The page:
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Whats the difference between user research and customer research?

What's the difference between user research and customer research?

The obvious answer would be: one is about our user, the other about our customers. And while in some cases, our users can be our customers, often they are not. So lets’s have a look, when we need to do user research and when customer research. And why.

What is user research?

User research, according to Wikipedia, looks at how people use a product. If someone buys a shovel, what are they doing with it? Gardening? Construction work? Hitting people? Paint some eyes on it and talk to it? It is all about the way people use the product.

Research usually means a set of qualitative interviews with the user. Where we ask questions like: The last time you used the shovel, what did you do with it? When did you use it? How did you use it? Why did you use it in that way? What has changed for you, after you used it?

It is important to note that good user research goes beyond intended use. People often use a product in a way that is helpful to them, but not as planned. Here is a great example of the unintended use of a frying pan. Sometimes, unintended usage can become the new primary usage, like in the post-it story.

The main use-case for user research is to improve the product for your users.

What is customer research?

Customer research targets people that should buy our product. This may seem the same. Why should someone buy something without using it? But the reality is, that people buy products for different reasons than why they use it. Just remember that shirt or shoes that you bought but never wear. Sport-equipment? Smoothie maker? Books? We tend to buy a lot of things that we will use only once or even never. We buy to avoid the pain of staying in the current solution. And the hopes for a better solution trigger the purchase. But we use things for entirely different reasons.

When we talk about the customer life-cycle, there are basically 5 phases. From the sellers perspective they look like this:

  • Phase 1 – Get their attention
  • Phase 2 – Get their trust
  • Phase 3 – Get them to buy
  • Phase 4 – Get them to use your product once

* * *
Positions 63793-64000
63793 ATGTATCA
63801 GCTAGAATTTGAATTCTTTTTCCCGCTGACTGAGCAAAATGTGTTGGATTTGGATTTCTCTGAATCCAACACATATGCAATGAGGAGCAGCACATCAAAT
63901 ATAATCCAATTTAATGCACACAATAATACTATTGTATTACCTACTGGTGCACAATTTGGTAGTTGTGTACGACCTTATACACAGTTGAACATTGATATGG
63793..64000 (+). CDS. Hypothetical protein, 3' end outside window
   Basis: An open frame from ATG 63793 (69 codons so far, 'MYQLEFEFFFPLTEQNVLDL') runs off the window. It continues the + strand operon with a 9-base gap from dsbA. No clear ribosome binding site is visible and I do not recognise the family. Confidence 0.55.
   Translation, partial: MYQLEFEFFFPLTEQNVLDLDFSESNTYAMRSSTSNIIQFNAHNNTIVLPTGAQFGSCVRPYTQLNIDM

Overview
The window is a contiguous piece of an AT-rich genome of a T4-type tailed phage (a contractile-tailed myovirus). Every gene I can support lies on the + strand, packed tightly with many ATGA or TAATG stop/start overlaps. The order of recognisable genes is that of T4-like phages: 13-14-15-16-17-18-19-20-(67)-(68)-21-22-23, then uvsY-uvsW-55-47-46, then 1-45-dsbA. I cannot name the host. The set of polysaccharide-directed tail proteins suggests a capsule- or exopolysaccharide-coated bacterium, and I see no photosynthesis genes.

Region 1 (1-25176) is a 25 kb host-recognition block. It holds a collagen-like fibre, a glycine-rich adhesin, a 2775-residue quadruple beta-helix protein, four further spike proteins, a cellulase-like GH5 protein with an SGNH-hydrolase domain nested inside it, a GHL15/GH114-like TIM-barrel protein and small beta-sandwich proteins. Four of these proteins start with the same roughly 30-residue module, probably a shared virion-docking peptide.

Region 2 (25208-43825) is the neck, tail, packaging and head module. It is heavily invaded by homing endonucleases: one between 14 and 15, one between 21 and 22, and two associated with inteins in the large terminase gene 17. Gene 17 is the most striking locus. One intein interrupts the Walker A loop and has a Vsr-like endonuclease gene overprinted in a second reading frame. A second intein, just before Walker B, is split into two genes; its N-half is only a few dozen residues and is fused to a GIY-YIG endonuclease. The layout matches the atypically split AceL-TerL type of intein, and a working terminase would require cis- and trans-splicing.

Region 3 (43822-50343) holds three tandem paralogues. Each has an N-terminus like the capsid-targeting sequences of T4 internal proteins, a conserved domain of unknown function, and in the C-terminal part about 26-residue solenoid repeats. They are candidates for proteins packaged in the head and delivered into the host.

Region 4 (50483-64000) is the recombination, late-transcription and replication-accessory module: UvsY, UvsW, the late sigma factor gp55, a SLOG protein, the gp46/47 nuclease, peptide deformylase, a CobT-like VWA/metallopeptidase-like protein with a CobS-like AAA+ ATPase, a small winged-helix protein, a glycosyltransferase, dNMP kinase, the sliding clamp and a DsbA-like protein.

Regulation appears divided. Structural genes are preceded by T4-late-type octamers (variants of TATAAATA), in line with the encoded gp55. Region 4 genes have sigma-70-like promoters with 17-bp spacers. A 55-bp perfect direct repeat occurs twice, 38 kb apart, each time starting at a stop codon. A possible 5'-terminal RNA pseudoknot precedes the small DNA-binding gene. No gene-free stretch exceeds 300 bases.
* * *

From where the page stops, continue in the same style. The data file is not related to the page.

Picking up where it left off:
• Phase 5 – Get them to continue using it

In theory, our future customers are someone else’s customer in 1-3 and become our customer in 4-5. Same with user. They are the user of another solution in 1-3 and our user in 4-5. However we want to understand the decision patterns for someone to become our customer. So we need to understand, why they would buy from us. And in order to do this, they need to stop using the other solution. This is why, customer research, answers both questions. Why do people use their current solution? And under which circumstances will they switch to our solution?

The great thing is, that when we talk about their current solution, we learn a lot about how they will want to use our product. They like things about their previous solution and want to have them again. These are so called habbits. But there are always things, that push them away from the current solution. We can avoid those. Same with hopes for the new solution that pull them towards it and anxieties which make them hesitate. This enables us, to build the product our customers will love. Because at the end of the day, they may stop using our product as well sometime. So it helps to think of every new usage as a new purchase of a solution. A continuous hire.And to prevent them from switching to a competing solution. 

So when do I use customer research and when user research?

Customer research is the overarching version of user research. It covers the whole life-cycle,while user research only looks at usage behavior. User research is a part of customer research with a special focus. I would recommend to always start with full customer research, even if it is small scale. But if you want to slowly improve your product afterwards, user research can be enough. Just be aware that the given context for user research is quite limited. You only look at your own solution. This enables only sustaining innovation, but no real progress. 

If you want to make large strides you need to look at the whole picture.

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